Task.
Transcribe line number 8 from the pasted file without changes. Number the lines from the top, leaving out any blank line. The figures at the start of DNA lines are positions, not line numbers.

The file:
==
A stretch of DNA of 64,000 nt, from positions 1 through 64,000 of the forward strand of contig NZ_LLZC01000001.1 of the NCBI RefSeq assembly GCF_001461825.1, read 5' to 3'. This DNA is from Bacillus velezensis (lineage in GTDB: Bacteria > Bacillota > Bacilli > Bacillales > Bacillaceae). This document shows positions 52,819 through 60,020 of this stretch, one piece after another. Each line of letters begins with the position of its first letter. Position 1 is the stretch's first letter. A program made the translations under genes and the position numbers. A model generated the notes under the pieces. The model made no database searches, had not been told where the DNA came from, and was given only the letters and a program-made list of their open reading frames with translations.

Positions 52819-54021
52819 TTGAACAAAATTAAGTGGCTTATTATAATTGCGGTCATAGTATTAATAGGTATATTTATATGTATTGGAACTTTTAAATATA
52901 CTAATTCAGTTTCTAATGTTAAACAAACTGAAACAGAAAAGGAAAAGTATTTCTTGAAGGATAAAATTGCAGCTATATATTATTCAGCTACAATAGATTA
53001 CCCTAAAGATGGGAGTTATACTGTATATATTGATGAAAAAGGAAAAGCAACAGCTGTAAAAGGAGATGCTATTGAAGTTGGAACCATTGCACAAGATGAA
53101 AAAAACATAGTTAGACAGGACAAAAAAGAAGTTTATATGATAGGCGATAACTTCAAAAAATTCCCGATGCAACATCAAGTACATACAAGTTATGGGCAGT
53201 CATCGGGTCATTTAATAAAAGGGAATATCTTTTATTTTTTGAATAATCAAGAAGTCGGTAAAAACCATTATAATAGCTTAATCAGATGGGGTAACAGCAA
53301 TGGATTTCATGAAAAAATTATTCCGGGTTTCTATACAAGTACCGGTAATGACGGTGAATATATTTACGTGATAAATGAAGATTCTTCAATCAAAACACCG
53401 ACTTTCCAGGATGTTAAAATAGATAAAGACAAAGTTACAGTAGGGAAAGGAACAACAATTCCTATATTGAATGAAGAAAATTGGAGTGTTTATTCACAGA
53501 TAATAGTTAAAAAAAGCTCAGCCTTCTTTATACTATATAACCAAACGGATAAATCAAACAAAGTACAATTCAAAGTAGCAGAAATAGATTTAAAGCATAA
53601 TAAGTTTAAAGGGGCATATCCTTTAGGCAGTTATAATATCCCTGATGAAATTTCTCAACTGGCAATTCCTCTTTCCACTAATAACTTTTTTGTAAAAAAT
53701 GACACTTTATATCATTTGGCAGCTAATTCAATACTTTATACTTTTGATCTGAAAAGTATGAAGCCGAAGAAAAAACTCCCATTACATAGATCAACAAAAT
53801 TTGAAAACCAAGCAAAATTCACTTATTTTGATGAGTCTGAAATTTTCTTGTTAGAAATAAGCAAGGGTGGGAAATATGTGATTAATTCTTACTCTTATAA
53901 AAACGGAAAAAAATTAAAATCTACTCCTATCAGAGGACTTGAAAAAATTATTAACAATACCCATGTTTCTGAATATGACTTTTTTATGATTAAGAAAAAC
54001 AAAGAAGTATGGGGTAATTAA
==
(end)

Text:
53301 TGGATTTCATGAAAAAATTATTCCGGGTTTCTATACAAGTACCGGTAATGACGGTGAATATATTTACGTGATAAATGAAGATTCTTCAATCAAAACACCG